These power moms are proving that the tech industry is no longer a man’s world.
In the U.S., 81 percent of women become moms by age 44, yet women with kids are excluded from most corporate diversity efforts.
A lot of millennials are approaching parenting age… why not start building that environment that is inclusive of parents?
Balancing a career in tech and entrepreneurship with having children is difficult for any parent, but it is an especially daunting challenge for women due to the expectations placed on mothers...
The list makers we have chosen are practiced at making work that has an undeniable, tangible impact on both the art and the civic sectors.
MotherCoders was created specifically for women with children because mothers are one of the most underemployed populations in the US.
The 9-week program offers the promise of digital literacy, industry knowledge, a peer and professional support system, and – perhaps the two most important words in any working mom’s vocabulary – on-site childcare.
I wish I had spent more time talking to working moms to learn about what to expect and how to overcome challenges related to work/life conflict.
Establishing a support network improves the environment...
...having the ability to code will likely increase economic opportunity for you, which essentially translates into greater economic security for your family.
We’re in a moment in history in which the technical revolution is on par with the Industrial Revolution and what it did to society. We’re building the blueprint for the next phase of human history.
If we don’t help moms, or women in general, gain a foothold in this new economy that’s knowledge and innovation-based, we’re just going to recreate all the structures we have now.
Women are making 85% of the purchasing decisions in both businesses and households. We are the economic engines and a huge set of our interests are unaddressed...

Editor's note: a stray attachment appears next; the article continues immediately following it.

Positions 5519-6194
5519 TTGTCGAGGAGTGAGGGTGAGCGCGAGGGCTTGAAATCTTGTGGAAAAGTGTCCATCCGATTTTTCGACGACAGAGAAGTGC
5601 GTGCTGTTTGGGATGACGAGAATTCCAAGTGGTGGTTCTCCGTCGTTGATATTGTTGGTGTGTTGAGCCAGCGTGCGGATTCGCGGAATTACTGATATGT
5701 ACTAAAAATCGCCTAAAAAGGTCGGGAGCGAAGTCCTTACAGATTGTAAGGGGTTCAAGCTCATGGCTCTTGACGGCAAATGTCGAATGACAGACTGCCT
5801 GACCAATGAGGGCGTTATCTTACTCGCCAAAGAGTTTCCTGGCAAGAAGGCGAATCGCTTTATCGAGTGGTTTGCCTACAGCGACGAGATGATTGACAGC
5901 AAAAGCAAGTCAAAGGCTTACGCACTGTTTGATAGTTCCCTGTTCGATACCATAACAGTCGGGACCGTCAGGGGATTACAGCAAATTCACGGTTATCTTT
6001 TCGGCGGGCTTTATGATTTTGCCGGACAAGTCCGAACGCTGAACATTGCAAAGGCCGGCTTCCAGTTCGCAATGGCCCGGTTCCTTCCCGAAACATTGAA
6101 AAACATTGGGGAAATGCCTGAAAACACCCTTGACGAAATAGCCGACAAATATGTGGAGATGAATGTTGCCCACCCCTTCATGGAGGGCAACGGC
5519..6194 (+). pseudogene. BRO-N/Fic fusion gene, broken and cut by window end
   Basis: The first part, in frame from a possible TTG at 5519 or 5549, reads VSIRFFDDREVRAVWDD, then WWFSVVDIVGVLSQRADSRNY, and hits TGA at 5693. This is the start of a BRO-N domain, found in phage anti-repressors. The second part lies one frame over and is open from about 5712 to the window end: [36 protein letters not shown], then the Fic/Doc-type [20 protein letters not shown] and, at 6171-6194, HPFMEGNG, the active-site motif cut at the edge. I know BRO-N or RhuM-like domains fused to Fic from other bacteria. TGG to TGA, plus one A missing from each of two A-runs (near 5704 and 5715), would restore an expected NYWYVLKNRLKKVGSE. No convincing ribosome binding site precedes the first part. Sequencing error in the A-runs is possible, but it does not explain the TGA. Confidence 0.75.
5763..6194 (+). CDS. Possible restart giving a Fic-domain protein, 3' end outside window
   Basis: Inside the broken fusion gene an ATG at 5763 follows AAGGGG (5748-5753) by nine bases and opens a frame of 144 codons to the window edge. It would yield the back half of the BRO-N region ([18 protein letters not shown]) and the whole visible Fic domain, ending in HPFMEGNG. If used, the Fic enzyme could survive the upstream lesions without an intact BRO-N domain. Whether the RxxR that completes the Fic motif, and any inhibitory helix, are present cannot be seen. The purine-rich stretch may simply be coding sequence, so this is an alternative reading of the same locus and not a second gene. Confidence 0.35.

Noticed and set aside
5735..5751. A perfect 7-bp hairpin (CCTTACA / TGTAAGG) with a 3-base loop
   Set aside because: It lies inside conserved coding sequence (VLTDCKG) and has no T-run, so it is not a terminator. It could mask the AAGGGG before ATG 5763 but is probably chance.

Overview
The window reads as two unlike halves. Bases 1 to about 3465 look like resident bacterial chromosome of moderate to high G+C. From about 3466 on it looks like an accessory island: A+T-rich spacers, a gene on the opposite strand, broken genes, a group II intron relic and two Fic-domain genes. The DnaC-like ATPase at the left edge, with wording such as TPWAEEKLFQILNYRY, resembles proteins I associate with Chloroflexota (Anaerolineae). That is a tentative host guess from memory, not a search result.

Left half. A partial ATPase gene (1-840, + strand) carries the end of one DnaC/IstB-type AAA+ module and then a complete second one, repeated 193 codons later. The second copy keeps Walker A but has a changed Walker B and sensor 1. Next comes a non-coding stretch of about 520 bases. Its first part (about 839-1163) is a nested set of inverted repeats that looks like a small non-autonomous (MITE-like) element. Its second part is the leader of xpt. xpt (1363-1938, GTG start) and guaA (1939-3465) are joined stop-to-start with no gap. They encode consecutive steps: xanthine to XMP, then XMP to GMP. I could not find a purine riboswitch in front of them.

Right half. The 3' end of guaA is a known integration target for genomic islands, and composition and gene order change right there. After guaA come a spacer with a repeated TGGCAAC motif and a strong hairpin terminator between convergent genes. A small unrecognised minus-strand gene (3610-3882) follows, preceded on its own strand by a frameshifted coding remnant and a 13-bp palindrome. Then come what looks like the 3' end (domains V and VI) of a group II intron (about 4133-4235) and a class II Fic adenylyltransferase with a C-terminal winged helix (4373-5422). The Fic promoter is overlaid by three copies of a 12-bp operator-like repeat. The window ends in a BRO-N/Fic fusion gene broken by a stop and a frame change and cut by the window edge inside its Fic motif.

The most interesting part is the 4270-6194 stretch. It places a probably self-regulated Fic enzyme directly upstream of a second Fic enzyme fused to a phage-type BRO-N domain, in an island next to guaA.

Working as a woman in IT doesn’t have to be isolating. We’ve compiled the best organizations for women to connect with their peers, learn about career advancement, and receive the support to persevere.
We are thrilled to have such a promising group of ventures in our next class, and we are particularly inspired to support and invest in solutions that are accelerating women and girls.
At MotherCoders, we spend a lot of time talking about the “so what?” part of tech, which challenges our moms to think critically about the role tech (and tools in general) have in our lives.
It’s clear that the tech industry can’t afford to miss out on mothers as valuable contributors.
We talk about the challenges of being a mom learning to code, how organizers can make their tech events more mom-friendly, and how to make coding more accessible to all mothers.
MotherCoders is working to create a more inclusive economy by on-ramping moms to careers in technology.
Mothers are a diverse set and we’re ready to bring our unique perspectives to bear, to help drive the creation of new products and services, to shape the world in which our children will live. Tech needs us, and we want in.
In today’s tech-driven economy where cutthroat bidding wars for technical talent are par for the course, wouldn’t it be wonderful to tap into an existing, underutilized pool of talent that’s already educated, experienced and hungry for a chance to skill up?
The MotherCoders course provides a stress-free environment with on-site childcare for moms who want to learn basic programming, expand their understanding of the technology landscape, and network with peers and industry professionals.
After having her first child, Tina had a difficult time being able to increase her coding skills while looking after her young one. An epiphany – she probably wasn’t the only mom who needed childcare assistance to find the time/space to learn.
So if you’ve ever wondered whether you had the chops to succeed in this high-growth sector of the economy, here are five signs that you should dive in and learn the coding skills necessary to participate.
Despite a growing number of coding bootcamps sprouting up, none are aimed at moms.
MotherCoders was founded by Tina Lee who, as a mom herself, understands the challenges moms face when wanting to gain new technical skills. Offering on-site childcare is an innovative way of helping moms gain access to the technical skills necessary to thrive.
The program addresses the timing and childcare issues a mom might encounter when entering a profession built around a 25-year-old male’s schedule.